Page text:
“TWAP! In the name of love, before you break my heart!” as The Supremes didn’t sing back in 1965. But they might have done had they been living in Twickenham rather than the Motor City and whilst taking a keen interest in the regeneration of the town (48 years in the future). That makes next to no sense but luckily a plan going before Richmond Council’s cabinet on 16th May is a little grounded in reality.
In support of its Twickenham Action Plan (aka TWAP) El Brute is proposing to buy a piece of land for the good of us all. Huzzah! Probably. The site in question is on the corner of King Street and Water Lane. Or to be precise it’s 1, 1a and 1b King Street (namely Santander, M&Co and Superdrug) and 2/4 Water Lane (the car park area behind the bank). The intention? To open up the corner of Water Lane, King Street and Church Street into more of a plaza-like thing, and make better use of the area behind Santander. This is likely to involve linking up the space with the service road that runs along the top of the Jubilee Gardens. Furthermore, by giving the Council ownership of all the land between King Street and Twickenham Embankment it would allow for a more coherent approach to improving and developing this valuable piece of Twickenham’s riverside. And that’s the tricky part, ‘improving’ is not always the same as ‘developing’ and one person’s exciting new development is another’s blot on the landscape. Needless to say any building project won’t be without cost and involving a commercial partner whose objectives might not be quite to the liking of every single person in Twickenham who’s ever held an opinion could present some challenges. Remember the plans for the pool site? Course you do, but we live in hope.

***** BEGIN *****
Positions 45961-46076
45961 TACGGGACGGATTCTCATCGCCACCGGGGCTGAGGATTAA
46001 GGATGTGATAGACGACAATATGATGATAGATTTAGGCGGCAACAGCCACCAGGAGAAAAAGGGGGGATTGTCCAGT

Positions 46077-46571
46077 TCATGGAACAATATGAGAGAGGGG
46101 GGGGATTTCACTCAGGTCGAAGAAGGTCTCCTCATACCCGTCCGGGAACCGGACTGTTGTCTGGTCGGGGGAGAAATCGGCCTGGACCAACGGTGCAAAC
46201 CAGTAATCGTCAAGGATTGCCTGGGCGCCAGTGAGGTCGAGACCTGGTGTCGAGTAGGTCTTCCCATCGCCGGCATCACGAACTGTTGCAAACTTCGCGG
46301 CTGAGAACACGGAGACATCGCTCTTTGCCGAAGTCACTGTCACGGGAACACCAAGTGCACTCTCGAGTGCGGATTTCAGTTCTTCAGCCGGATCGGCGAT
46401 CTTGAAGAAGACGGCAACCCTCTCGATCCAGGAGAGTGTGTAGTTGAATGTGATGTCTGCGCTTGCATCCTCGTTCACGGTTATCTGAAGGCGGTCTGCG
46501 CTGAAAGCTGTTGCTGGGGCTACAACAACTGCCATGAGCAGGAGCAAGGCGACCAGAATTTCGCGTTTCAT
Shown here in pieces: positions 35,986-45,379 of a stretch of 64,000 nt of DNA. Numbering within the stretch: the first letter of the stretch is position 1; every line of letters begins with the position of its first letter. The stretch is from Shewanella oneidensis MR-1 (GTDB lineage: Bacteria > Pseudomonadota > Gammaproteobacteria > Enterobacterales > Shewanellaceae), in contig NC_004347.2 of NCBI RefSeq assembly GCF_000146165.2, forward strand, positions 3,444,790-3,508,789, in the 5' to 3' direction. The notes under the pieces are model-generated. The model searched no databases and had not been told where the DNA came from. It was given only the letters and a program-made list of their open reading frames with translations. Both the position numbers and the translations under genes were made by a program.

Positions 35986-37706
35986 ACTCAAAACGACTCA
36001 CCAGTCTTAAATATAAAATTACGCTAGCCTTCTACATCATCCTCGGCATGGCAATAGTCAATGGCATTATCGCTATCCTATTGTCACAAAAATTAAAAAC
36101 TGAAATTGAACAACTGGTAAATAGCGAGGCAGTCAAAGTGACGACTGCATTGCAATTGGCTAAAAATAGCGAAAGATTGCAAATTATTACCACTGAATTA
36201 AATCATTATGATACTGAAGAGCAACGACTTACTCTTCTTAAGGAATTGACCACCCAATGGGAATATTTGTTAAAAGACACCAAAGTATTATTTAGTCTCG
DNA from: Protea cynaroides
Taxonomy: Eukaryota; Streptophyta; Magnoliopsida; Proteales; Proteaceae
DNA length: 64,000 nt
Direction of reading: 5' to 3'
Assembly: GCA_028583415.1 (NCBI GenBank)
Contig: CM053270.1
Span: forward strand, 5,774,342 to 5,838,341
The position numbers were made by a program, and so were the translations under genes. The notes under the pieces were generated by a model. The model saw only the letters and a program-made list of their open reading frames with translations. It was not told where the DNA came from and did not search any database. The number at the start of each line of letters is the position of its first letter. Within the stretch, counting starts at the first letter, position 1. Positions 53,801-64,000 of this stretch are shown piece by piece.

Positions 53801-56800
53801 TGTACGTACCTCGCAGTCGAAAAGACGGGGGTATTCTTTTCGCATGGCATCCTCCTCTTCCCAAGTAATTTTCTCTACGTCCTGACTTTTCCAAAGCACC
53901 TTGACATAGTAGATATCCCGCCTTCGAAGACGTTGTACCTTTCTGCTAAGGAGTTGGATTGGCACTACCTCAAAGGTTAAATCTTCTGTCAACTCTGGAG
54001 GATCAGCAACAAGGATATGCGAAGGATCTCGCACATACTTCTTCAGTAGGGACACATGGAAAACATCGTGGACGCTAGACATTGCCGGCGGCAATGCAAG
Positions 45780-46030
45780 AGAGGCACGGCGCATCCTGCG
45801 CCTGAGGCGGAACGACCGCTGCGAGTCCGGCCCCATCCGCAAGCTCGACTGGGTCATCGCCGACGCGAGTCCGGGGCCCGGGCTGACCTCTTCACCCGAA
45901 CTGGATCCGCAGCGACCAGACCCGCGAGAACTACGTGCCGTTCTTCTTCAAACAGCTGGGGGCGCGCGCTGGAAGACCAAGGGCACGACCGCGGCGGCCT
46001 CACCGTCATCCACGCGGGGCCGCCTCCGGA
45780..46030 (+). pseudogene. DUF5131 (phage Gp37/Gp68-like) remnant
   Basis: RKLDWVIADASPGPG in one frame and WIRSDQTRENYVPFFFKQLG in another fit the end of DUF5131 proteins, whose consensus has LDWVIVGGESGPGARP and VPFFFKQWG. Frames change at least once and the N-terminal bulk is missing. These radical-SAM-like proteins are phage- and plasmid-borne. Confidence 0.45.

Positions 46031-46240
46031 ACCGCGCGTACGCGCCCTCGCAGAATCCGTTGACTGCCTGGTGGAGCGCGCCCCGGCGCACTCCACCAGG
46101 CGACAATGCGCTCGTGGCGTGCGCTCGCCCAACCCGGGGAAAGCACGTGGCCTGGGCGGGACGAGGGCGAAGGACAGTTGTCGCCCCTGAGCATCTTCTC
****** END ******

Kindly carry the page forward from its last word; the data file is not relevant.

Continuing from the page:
There might also be some who wonder how the Council can start buying up land during a recession but with the plot on the market, it does feel like a real opportunity for El Brute to invest in something that will help deliver a long-term improvement for Twickenham. And, when it comes to considering the options in detail, keeping the huge asset that is Twickenham’s river frontage open for the enjoyment of residents and visitors alike should be at the top of the list.
More on this story to follow. Probably.
* Richmond Council papers on the plan
* Richmond Council Cabinet Agenda
* Twickenham Riverside Blog – background on the site
And so there we have it. Solum Regeneration’s plans for Twickenham station will go ahead after all. Well, we say ‘after all’ but there’s no sense of surprise here at twickerati HQ in the light of today’s Court announcement chucking out TRAG’s appeal against the scheme’s approval. None.
A station. In Twickenham